Likewise, the association between the presence of anti-Mi-2 autoantibody and a lower incidence of neoplasia was not observed, unlike studies available in the literature [7, 9, 13,14,15]. However, only neoplasia developed after the diagnosis of DM was included, thus avoiding the inclusion of eventual patients with paraneoplastic syndrome. In addition, in order to evaluate a possible association between these autoantibodies and the development of neoplasia, as well as the frequency of deaths, a study with a longer follow-up period and with the inclusion of a larger sample will be necessary.
As to the course of the disease, the present study reinforces those of the literature [7, 9, 10, 13, 15]. Patients with anti-Mi-2 autoantibody had a higher frequency of disease in remission, and using less glucocorticoid than those without this autoantibody.
As a limitation of the present study, the inclusion of patients solely from a tertiary care center may not represent the full DM spectrum and could result in an overestimation of disease of a more severe disease.
The anti-Mi-2 autoantibody was observed in one fifth of patients with DM. The presence of this autoantibody correlated with a lower frequency of pulmonary involvement and a higher prevalence of disease in remission.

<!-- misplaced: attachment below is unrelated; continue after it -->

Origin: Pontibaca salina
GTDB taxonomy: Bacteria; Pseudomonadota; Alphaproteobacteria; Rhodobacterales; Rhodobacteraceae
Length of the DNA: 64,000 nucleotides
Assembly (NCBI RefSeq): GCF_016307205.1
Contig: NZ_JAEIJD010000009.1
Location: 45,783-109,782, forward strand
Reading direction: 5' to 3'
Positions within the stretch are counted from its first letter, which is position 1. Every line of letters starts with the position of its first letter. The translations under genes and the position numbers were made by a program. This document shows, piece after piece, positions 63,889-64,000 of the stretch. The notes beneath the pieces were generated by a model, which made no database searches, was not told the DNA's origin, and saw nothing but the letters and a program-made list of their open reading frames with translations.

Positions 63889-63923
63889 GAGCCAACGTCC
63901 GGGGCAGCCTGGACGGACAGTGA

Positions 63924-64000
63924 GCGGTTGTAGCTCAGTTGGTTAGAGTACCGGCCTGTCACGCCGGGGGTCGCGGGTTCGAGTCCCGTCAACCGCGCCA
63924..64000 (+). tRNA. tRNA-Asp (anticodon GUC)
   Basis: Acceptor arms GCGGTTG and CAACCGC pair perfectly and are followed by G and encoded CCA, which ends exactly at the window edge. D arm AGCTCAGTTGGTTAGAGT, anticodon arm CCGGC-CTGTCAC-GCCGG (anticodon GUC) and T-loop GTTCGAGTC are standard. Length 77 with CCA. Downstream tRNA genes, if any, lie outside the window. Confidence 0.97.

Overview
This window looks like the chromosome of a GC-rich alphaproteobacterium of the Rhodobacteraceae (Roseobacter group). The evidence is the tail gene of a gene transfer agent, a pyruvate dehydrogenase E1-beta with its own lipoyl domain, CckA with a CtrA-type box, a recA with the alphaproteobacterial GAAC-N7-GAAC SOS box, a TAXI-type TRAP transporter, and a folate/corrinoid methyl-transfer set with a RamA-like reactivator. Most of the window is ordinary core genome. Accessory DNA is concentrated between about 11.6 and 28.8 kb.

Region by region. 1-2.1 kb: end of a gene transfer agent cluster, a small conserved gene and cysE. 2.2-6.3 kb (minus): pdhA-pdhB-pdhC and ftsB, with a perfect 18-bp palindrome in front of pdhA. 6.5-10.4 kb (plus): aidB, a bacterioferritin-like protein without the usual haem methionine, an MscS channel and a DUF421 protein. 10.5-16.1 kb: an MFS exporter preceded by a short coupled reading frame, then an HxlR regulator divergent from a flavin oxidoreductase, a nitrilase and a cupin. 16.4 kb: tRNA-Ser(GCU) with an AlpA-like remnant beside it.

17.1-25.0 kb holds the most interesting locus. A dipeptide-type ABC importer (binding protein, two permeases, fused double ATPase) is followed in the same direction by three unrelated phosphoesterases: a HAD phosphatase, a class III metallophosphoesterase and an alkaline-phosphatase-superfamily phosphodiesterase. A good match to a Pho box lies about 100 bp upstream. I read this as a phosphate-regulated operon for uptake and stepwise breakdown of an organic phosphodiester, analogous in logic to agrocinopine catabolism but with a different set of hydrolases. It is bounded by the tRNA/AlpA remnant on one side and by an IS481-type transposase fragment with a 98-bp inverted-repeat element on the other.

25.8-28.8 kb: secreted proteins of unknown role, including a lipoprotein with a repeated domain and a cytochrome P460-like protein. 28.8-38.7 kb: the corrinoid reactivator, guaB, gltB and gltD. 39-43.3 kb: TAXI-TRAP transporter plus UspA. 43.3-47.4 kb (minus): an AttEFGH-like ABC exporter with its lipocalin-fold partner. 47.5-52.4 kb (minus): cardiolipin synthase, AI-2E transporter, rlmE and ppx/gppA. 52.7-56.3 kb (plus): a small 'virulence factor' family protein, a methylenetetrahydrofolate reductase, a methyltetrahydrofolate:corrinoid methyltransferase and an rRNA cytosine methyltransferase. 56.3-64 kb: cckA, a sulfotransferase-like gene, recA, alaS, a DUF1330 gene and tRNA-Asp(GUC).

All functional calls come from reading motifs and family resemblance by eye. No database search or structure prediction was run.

Availability of data and materials
Please contact author for data requests.
Enzyme-Linked Immunosorbent Assay
- EULAR / ACR:
European League Against Rheumatism / American College of Rheumatology
Interstitial lung diseases
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Ethics approval and consent to participate
This study was approved by the local Ethics Committee (HCFMUSP, CAPPesq, number 0114/11) and all participants signed the informed consent form.
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The authors declare that they have no competing interests.
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dos Passos Carvalho, M.I.C., Shinjo, S.K. Frequency and clinical relevance of anti-Mi-2 autoantibody in adult Brazilian patients with dermatomyositis. Adv Rheumatol 59, 27 (2019). https://doi.org/10.1186/s42358-019-0071-y
- Dermatomyositis, myositis